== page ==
Monday, September 8, 2014


Are you pumped for the Flash's long-awaited return to the small screen?  If not, you will be.

After two digital comics series based on the CW series Arrow, it doesn't take a S.T.A.R. Labs scientist to figure out that a new digital comic based on the spinoff series The Flash was a no-brainer.  However, since the TV series premieres just under a month from now, what better way for DC Comics to build anticipation than by releasing a "Season Zero" that takes place just after the events in the pilot episode?

With a story idea by The Flash's executive producer and writer Andrew Kreisberg, writers Brooke Eikmeier and Katherine Walczak start things off with our hero Barry Allen quickly reliving his secret origin that flashes (get it?) before his eyes as a large stone column outside the Central City National Bank begins crumbling on top of him.  It's a simple but effective narrative device to bring new Flash readers up to speed (sorry, I'll quit with the puns), especially if they haven't yet seen the pilot episode that leaked out over the Interwebz a while back.

In addition to the necessary background and supporting character introductions, "Freak Show Part 1: The Strongman Cometh" sets up the Flash's encounter with an extraordinarily strong circus strongman robbing the bank.  And yes, you just know he got his super-strength from that wacky S.T.A.R. Labs particle accelerator accident.  After a futile attempt on the Flash's part to subdue the strongman that results in a couple of broken ribs and a busted ankle, we learn that the strongman belongs to a small, mysterious circus located just outside Central City that might be familiar to anyone who read issues #7 and 8 of the beloved Jack Knight Starman series from 1994-2001.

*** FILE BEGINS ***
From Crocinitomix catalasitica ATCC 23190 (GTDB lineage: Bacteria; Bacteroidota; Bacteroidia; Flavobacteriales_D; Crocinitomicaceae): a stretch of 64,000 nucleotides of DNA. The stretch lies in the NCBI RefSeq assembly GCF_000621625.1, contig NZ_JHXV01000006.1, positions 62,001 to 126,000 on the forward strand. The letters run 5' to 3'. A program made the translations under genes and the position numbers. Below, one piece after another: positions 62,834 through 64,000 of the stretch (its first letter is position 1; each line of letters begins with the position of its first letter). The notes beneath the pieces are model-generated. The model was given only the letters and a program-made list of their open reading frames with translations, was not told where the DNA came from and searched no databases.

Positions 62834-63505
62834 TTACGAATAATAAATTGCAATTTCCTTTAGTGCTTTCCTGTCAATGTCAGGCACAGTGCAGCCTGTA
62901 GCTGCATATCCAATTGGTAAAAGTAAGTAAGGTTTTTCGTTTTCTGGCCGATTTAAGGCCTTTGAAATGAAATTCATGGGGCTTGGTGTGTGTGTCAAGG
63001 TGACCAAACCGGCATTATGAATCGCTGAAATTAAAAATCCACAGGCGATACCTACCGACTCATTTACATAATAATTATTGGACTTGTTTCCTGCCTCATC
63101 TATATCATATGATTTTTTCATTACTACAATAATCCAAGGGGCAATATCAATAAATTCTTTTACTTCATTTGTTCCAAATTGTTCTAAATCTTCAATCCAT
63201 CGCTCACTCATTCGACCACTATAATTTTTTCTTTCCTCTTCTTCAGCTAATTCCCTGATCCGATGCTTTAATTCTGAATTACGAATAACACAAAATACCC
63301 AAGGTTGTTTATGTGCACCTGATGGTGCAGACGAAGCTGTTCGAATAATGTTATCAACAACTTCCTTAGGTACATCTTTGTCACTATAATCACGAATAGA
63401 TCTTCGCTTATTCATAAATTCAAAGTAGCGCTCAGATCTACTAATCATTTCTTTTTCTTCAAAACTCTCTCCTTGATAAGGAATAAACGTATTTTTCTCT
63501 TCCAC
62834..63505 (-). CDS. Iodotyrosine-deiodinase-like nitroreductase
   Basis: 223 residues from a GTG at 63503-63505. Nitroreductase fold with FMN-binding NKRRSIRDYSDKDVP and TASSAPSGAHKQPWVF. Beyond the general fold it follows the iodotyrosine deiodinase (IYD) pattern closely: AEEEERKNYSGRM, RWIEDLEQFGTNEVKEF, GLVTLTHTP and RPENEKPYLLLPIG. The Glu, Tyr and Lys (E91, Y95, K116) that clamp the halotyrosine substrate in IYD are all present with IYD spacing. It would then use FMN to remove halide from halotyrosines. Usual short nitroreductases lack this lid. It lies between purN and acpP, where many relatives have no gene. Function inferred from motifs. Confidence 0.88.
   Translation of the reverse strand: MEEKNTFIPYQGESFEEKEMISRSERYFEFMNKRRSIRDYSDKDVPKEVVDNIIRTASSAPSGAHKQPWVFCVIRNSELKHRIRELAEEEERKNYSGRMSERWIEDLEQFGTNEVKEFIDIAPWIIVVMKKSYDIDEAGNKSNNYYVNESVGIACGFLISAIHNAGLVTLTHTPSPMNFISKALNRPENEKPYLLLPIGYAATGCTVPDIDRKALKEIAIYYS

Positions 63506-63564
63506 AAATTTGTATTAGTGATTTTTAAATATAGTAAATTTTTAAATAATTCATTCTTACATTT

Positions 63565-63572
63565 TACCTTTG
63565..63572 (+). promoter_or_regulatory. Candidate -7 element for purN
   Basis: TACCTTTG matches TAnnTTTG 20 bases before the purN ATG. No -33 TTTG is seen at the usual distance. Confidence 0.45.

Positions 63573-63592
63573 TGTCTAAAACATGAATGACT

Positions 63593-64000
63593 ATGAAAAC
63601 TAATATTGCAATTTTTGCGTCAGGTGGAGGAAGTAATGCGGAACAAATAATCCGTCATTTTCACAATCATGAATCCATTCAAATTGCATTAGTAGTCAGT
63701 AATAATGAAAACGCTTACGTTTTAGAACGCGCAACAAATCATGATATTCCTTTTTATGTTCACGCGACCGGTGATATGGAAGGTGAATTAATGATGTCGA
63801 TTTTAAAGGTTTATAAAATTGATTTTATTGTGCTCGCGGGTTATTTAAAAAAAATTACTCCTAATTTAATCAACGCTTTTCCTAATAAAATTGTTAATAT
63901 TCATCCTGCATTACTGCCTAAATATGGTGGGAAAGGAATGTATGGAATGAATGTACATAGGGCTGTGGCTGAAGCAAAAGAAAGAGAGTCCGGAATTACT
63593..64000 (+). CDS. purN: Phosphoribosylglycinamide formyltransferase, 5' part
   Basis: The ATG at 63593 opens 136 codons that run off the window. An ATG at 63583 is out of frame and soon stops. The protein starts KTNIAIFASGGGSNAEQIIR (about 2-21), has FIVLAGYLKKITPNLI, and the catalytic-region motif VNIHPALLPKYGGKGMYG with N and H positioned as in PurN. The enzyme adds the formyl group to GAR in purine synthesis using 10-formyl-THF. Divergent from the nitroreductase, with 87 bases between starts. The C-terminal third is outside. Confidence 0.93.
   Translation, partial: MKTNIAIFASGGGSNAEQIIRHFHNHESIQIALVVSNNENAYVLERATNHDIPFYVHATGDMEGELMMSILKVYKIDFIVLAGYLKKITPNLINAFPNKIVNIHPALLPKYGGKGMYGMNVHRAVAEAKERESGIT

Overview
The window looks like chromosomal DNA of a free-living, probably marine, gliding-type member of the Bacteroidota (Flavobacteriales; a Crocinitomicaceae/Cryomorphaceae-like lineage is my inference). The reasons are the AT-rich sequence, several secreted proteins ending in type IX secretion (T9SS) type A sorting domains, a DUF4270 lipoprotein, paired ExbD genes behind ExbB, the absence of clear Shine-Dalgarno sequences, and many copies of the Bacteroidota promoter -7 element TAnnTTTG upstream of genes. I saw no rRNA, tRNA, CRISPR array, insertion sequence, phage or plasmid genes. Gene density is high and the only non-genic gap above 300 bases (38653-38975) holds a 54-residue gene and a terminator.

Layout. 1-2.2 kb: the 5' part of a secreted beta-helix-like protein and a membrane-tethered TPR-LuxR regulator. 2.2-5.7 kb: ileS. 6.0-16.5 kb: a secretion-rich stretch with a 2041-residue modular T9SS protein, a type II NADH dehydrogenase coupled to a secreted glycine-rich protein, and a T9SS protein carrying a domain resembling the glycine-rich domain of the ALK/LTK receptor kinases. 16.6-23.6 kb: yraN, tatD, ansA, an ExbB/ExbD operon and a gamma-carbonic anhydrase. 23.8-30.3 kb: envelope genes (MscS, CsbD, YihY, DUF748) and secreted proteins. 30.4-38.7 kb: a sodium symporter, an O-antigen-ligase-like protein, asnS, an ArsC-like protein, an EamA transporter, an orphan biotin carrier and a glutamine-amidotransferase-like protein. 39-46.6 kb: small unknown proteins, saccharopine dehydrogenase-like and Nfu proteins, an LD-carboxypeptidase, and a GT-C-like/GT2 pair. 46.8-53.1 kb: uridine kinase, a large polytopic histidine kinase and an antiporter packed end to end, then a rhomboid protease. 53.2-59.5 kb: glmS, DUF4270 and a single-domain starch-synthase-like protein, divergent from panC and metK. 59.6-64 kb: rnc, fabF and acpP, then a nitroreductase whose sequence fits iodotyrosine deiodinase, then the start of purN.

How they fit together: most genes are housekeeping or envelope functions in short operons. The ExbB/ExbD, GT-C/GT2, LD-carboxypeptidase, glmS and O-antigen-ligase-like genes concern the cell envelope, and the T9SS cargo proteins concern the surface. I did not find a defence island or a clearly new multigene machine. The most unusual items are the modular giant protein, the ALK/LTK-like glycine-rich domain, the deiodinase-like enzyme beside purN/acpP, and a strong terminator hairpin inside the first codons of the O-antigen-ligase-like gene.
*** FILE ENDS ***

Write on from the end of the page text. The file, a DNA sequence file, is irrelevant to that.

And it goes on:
As for the art, Phil Hester isn't the first artist you'd think of for the Flash, but he does a pretty nice job here.  His somewhat angular, cartoonish style gives The Flash: Season Zero a mostly animated appearance instead of lifelike depictions, but you can't deny the boldness and energy in his work.  Every page is interesting to look at, especially in the digital format where the colors really make his artwork pop.

All in all, a promising start to the series that should continue to entertain Flash fans on a bi-weekly basis every other Monday, alternating with Arrow Season 2.5.  If you're a Flash completist, someone who is curious about the upcoming TV show, or simply enjoy lighthearted superhero tales, be sure to check DC's digital comics store for more adventures with everyone's favorite Fastest Man Alive!

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